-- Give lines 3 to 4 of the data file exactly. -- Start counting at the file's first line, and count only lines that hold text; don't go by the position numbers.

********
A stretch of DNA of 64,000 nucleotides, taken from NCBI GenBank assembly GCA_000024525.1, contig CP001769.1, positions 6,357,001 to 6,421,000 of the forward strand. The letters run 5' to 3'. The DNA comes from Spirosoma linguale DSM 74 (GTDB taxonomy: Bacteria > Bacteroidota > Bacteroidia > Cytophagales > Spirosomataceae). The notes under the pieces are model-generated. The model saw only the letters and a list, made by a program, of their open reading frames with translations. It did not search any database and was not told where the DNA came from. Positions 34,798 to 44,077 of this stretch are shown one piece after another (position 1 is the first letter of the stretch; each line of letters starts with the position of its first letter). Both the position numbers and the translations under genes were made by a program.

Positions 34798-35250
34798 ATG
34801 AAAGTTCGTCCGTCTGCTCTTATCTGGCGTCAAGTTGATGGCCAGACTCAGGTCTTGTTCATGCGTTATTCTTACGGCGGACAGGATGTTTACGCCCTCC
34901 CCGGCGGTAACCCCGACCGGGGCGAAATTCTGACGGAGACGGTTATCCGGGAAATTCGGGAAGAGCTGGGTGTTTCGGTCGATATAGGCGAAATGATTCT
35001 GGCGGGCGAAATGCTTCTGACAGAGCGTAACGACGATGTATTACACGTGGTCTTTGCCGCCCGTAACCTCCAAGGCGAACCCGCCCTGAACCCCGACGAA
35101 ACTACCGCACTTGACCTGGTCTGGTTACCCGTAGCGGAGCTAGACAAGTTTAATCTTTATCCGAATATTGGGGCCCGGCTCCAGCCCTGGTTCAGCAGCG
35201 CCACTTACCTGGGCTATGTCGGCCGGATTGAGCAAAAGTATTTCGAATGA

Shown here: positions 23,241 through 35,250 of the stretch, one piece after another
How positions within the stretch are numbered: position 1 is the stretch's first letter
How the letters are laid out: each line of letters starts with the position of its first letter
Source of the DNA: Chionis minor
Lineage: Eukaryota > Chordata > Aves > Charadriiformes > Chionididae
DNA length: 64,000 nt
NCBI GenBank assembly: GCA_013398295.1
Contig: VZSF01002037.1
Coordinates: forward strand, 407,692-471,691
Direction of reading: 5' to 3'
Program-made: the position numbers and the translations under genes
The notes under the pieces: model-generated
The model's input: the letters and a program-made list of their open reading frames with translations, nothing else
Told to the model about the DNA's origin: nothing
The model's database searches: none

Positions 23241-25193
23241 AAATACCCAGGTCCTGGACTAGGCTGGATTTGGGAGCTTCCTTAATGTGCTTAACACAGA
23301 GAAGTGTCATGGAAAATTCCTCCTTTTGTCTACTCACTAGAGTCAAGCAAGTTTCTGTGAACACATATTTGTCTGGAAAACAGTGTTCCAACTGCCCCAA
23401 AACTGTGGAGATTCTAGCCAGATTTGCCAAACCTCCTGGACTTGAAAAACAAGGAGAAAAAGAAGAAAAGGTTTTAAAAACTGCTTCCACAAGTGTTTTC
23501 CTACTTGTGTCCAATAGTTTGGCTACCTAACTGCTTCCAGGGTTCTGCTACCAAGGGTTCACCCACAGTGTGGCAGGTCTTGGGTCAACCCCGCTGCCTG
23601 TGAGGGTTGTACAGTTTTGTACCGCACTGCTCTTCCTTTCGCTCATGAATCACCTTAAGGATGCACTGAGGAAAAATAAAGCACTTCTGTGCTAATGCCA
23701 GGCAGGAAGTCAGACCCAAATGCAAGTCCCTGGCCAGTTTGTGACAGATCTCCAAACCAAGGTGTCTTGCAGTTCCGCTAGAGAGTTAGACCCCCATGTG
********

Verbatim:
34798 ATG
34801 AAAGTTCGTCCGTCTGCTCTTATCTGGCGTCAAGTTGATGGCCAGACTCAGGTCTTGTTCATGCGTTATTCTTACGGCGGACAGGATGTTTACGCCCTCC